But, even in that era, there were “exceptions”- in the mid-West, many local breweries sold “Picnic bottles” of non-pastuerized beer in huge, long necked ½ gallon bottles and, eventually, some breweries started experimenting with micro-filtered, sterile-filled canned beers (a German technique developed during WWII, IIRC). In the 50’s, the Heffenreffer brewery in Mass. first tried it, as later did Coors, who’s best known for the process. On the East Coast a few years later, Piels marketed a micro-filtered beer as “Real Draft in a can” and it became popular enough that many breweries had “Draft style” cans of their flagship beers on the market (some even advertised “Pastuerized”, which made no sense at all, but US breweries never let logic get in the way of a marketing campaign)- Schaefer Draft Beer, Ballantine Draft Beer, Lucky Draft Brewed Beer, Ortlieb Genuine Draft Beer, Hamms Draft (in the keg shaped can), Lone Star Draft Beer, MeisterBrau Draft, etc. were all on the shelves in the 60’s and, a few, beyond that. Philip Morris’ Miller tried the technique again a decade of so later, and stuck with it as MGD (which is also available on tap- huh?).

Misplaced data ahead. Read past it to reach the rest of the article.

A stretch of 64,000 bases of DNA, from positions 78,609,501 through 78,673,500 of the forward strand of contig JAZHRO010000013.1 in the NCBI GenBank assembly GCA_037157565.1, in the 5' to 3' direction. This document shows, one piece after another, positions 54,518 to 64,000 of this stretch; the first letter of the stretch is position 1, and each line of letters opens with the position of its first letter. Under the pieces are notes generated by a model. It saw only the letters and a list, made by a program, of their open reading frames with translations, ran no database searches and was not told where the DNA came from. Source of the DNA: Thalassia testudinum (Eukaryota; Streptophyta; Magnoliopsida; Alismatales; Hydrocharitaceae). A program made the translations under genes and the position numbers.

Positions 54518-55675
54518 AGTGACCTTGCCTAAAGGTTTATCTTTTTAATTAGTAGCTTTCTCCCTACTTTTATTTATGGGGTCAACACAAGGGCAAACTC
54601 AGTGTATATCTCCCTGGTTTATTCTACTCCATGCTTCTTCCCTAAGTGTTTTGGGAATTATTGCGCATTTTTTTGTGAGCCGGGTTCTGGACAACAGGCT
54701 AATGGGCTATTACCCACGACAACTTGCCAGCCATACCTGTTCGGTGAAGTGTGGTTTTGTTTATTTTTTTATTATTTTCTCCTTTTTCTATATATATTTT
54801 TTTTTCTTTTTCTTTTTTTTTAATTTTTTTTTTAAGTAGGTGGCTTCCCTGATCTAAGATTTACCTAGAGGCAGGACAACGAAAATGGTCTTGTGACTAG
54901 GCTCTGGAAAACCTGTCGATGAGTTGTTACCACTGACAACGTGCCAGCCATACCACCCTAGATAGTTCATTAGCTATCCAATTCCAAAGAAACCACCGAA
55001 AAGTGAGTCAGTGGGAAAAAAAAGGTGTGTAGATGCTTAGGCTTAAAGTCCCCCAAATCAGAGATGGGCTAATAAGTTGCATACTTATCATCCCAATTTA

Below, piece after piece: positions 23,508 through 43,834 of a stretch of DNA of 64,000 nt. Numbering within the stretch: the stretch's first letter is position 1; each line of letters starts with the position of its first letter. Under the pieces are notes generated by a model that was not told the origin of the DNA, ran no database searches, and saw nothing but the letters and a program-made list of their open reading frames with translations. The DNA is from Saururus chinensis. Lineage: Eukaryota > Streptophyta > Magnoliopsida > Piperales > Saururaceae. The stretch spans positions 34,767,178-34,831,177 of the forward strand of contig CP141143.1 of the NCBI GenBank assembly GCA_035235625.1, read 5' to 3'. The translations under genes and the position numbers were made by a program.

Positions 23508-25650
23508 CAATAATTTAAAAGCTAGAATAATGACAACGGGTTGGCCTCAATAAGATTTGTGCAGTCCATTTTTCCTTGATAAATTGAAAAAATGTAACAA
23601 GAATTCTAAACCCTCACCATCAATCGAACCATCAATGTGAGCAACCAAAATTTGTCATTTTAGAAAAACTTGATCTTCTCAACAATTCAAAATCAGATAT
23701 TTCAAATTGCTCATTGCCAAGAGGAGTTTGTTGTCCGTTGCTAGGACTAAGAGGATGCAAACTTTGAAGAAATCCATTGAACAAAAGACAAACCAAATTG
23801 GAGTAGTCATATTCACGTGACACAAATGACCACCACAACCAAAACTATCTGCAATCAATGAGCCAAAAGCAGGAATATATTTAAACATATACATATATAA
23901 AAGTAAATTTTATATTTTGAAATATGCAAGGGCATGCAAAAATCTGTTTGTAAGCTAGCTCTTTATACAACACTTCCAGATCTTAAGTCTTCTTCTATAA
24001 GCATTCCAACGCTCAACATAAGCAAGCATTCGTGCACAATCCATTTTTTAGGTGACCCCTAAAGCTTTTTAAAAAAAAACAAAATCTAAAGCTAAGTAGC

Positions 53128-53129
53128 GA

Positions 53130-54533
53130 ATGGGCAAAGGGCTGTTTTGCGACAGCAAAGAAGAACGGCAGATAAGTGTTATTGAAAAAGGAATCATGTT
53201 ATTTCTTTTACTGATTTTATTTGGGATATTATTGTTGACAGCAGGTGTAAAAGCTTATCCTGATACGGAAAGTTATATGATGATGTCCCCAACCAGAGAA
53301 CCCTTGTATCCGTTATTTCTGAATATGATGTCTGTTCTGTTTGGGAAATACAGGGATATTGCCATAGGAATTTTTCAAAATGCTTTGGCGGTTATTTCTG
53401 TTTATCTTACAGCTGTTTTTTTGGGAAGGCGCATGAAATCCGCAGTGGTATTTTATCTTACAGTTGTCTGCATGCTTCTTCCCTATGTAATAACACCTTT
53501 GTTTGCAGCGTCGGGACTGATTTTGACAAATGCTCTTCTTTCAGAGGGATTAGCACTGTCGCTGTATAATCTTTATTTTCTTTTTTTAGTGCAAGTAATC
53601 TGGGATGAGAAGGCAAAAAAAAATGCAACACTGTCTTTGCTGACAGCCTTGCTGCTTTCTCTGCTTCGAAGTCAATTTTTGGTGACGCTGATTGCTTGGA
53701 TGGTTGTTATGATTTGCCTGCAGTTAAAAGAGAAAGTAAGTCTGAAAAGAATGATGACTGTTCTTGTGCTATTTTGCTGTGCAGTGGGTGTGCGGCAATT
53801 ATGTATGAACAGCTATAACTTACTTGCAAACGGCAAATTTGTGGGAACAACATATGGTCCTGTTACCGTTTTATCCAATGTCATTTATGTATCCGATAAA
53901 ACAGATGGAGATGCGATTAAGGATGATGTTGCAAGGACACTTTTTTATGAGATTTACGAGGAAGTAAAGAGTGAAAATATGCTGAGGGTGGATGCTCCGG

Today, with bottle conditioned beers and “flash pasteurized” kegs, the differences aren’t always as cut and dry and blanket statements can’t be made (tho’ people continue to find draft versions and bottled versions of the same beer as tasting “different/better/worse”- for all the reasons stated in the posts above).

            Sadly, I find a lot of draft beer lacking these days- with so many taps at even mainstream bars, I don’t think many beers turn over fast enough for great tasting draft from all 10-20 taps. OTOH, if you’re drinking directly out of an ice cold bottle or can, chances are a good draft beer at the correct temperature with a good head, is going to taste better to you.

            10 Replies
            1. re: JessKidden

              Jess...would you please publish a book about the history of beer already? You're a genius.

              Just compile it all and self-publish it using a cafepress site or something. I love reading everything you write as no one seems to have as wide ranging and unsnobbish knowledge about beer.

              Thanks, friend.

              1. re: JessKidden